Mortise locks are a common and secure method of locking doors and furniture. They are older, and were used before cylinder locks, which gained favor in the 1940s. Mortise locks are common in older commercial and residential buildings, as well as newer buildings with higher property value, since these locks are more expensive and secure than cylinder locks.
Quick links to Mortise Lock Information
Applications of Mortise Locks
Mortise locks are often seen in hotels, office buildings and homes of the upper class. Although they are costly, their prestige adds value to a building because they provide superior security over other types of door locks. Installing mortise locks is difficult, and takes a degree of woodworking skill and much precise measuring. A portion of the door must be carved out to fit the large rectangular body of the locking system. This component houses the locking component, including the handle/lever/doorknob and deadbolt, a thick, solid piece of metal. A metal plate is also installed into the door frame and aligned with the lock body. The turn of a key or lever prompts the bolt, usually made of steel, to slide into the opening in the door frame when it is turned.
Design of Mortise Locks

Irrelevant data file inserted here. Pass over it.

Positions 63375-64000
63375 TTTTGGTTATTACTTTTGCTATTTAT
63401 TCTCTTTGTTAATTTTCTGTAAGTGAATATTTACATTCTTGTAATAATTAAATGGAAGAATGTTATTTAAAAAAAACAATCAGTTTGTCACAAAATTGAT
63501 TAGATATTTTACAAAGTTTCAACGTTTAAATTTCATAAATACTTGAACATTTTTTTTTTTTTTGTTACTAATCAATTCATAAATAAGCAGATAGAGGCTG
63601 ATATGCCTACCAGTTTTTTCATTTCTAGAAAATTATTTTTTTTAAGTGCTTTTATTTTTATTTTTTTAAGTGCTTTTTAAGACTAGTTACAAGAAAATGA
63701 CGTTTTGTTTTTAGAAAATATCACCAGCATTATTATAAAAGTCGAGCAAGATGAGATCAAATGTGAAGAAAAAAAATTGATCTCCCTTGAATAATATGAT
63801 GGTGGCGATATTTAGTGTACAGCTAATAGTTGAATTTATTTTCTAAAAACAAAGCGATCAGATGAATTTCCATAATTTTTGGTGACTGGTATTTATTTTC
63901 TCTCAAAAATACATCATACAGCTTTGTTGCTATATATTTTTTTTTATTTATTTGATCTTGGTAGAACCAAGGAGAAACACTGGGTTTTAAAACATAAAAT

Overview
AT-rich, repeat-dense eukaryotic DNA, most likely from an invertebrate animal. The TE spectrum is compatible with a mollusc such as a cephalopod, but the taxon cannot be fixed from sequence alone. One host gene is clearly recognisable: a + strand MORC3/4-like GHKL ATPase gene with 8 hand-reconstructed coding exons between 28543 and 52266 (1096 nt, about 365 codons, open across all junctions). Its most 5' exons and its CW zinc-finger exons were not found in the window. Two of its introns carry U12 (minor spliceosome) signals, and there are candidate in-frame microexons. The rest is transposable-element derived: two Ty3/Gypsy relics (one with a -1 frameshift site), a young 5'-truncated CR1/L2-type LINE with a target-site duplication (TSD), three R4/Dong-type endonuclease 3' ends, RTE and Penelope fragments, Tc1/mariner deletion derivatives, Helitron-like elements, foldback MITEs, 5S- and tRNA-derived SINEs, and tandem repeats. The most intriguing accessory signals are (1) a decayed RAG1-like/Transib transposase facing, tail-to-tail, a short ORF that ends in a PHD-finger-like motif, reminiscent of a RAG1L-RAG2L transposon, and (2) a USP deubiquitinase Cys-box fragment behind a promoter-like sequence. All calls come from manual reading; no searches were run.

All mortise locks are composed of four basic parts: the lock body, the lock trim, a strike plate and the keyed cylinder. The lock body is the part that is installed into the door frame. The lock trim is the knob/handle that is used to open the door. A strike plate is that which lines the hole in the frame where the deadbolt fits. And the keyed cylinder operates the locking and unlocking function of the lock body. These components are usually made of metals such as brass, nickel, copper or steel grades. For aesthetics, they are often engraved with detail, polished or plated and come in many different finishes to match the décor of the building. A mortise lock is stronger and more secure than a cylinder lock for a couple of reasons. First, the lock mechanism is covered on both sides, and only a lever or key on the inside can cause the deadbolt to slide back inside the door component. In addition, the bolt is much longer and thicker. Because mortise locks are so difficult to install and repair, only an experienced locksmith should work on them. If the latch has weak tension, the pins and springs are probably worn out and should be replaced by a professional.